The Adventures of Little Archie #21 (Winter 1961-1962) then stands and delivers a classic mystery yarn by the brilliant Bob Bolling as ‘Pirates’ sees the mischievous kid exposed to a strange gas carried by an old weirdo on a bus – yes; much, much simpler times – that somehow lands him a stagecoach en route to the 18th century and his own pressganging.

Condemned to be a cabin boy on Blackbeard’s ship, he is present at the deadly sea battle between the wicked rogue and valiant naval hero Captain Morgan

Crafted at a time when kids were considered smarter and not made of porcelain, this is a grand romp blending action, suspense and humour in perfect balance, followed by a more modern take as (sadly uncredited) Little Jughead vignette ‘The Mystery Treasure’ from Jughead’s Double Digest #152 (September 2009) sees Arch and his ever hungry pal uncover a haunted chest, whilst Archie Giant Series Magazine #583 (September 1988, by Bolling & Mike Esposito) pits the juvenile lead in solo action against time-travelling arch nemesis Mad Doctor Doom who seeks buried loot from 1743 in ‘Close Scrape in Barnacle Bay’

‘Treasure Trove’ (Laugh #7, June 1988, by Gladir, Bolling & Esposito) then offers a fantasy lay with The Mighty Archie Art Players re-enacting an undying rivalry between righteous Cap’n Booty (Archie) and piratical Cap’n Skull (Reg) on the high(larious) seas, after which Veronica #180 (July 2007) refocused on romance in ‘An Old Story’ as Ronnie’s bookshop binge unearths a saucy bodice-ripper that sets her imagination racing before ‘Digging for Buried Treasure’ (Betty & Veronica #163, August 2001 by Gladir, DeCarlo & Alison Flood) sees the lasses reminiscing – and speculating – about their childhood games at the beach.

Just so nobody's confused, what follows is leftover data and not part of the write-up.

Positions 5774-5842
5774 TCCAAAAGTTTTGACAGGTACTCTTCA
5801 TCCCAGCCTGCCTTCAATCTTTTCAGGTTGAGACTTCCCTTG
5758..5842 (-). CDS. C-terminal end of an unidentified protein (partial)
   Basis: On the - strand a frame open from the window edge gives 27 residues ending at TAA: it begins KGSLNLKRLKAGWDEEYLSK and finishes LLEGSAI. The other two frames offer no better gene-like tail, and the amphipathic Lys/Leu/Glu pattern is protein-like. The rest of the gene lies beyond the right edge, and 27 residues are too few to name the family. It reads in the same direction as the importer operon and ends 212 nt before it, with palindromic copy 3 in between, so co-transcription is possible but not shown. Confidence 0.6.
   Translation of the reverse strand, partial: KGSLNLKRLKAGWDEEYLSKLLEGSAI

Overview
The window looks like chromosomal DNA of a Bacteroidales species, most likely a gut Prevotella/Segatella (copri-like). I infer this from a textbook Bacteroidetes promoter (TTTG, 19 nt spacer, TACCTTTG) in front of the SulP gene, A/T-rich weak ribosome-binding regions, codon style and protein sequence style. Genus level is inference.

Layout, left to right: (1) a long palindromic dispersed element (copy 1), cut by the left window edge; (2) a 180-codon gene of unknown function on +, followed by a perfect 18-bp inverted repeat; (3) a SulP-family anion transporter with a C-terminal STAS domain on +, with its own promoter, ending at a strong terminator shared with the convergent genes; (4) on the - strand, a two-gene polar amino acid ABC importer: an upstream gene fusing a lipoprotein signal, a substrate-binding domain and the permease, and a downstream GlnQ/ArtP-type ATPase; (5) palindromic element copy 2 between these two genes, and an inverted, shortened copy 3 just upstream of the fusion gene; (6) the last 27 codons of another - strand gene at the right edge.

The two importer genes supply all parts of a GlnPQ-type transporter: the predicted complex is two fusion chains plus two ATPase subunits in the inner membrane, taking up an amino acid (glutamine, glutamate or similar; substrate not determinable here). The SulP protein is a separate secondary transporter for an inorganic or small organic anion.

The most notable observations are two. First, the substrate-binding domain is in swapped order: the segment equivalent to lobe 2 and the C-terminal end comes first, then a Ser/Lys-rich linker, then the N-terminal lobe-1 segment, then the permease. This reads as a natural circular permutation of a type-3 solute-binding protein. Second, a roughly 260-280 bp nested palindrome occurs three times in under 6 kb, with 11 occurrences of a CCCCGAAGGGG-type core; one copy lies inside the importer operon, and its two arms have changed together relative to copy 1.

In Betty & Veronica Spectacular #55 (September 2002) Angelo DeCesare, Parent & Jon D’Agostino bring supernatural romance and comedy capers in two-parter ‘Teen Spirit’ as the girls become the obsession of a piratical spook who’s been a horny teen since his death centuries ago. Things turn ugly when he decides to get rid of rivals Archie and Reggie and drastic steps need to be taken…

Archie Comics Digest #235 (August 2007) revisited ‘Pirates Ahoy!’ courtesy of Pellowski, Scarpelli & D’Agostino as another movie (this one starring Jon E. Depth) provokes poolside nightmares for our red rascal, Ronnie enjoys a ‘Treasured Moment’ (Veronica #175, December 2006 by Pellowski, Parent & Amash) after pinch-hitting for Betty and reading pirate stories to little kids. one last brace of gold comes with ‘Festival Time’ (Betty & Veronica #256, December 2011 by Gladir, Jeff Shultz & Amash) as high school eco-club Green Girls organises a fundraiser celebrating women pirates like Annie Bonnie or Ching Shih, only to lose their men to thieving flirty rivals before we hit the far shore with ‘Scene in Public’ (Archie Comics Digest #259, January 2010 by Pellowski, Pat Kennedy & Amash) as Archie, Jughead and Reggie literally patronise a pirate-themed diner on their way to a sporting event in full supporters’ garb…

Daftly delightful, these arrr ideal example of classic comics fun: brilliant gems no Funnybook Fan or Crafty Corsair would care to share. Enjoy your spoils and bask in the knowledge that some treasures can really be yours alone.
© 2012 Archie Comic Publications, Inc. All rights reserved.

Clifton volume 2 The Laughing Thief


By De Groot & Turk, translated by Luke Spear (Cinebook)
ISBN: 978-1-905460-07-4 (Album PB)

For some inexplicable reason most of Europe’s comics cognoscenti – most especially French and Belgians – seem fascinated with us Brits. Maybe it’s our shared heritage of Empires lost and cultures in transition? An earlier age would have claimed it’s simply a case of “Know your Enemy”…

Whether we look at Anglo air ace Biggles, indomitable adventurers Blake and Mortimer, the Machiavellian machinations of Green Manor or even the further travails of Long John Silver, the serried stalwarts of our Scepter’d Isles cut a dashing swathe through the pages of the Continent’s assorted magazines and albums.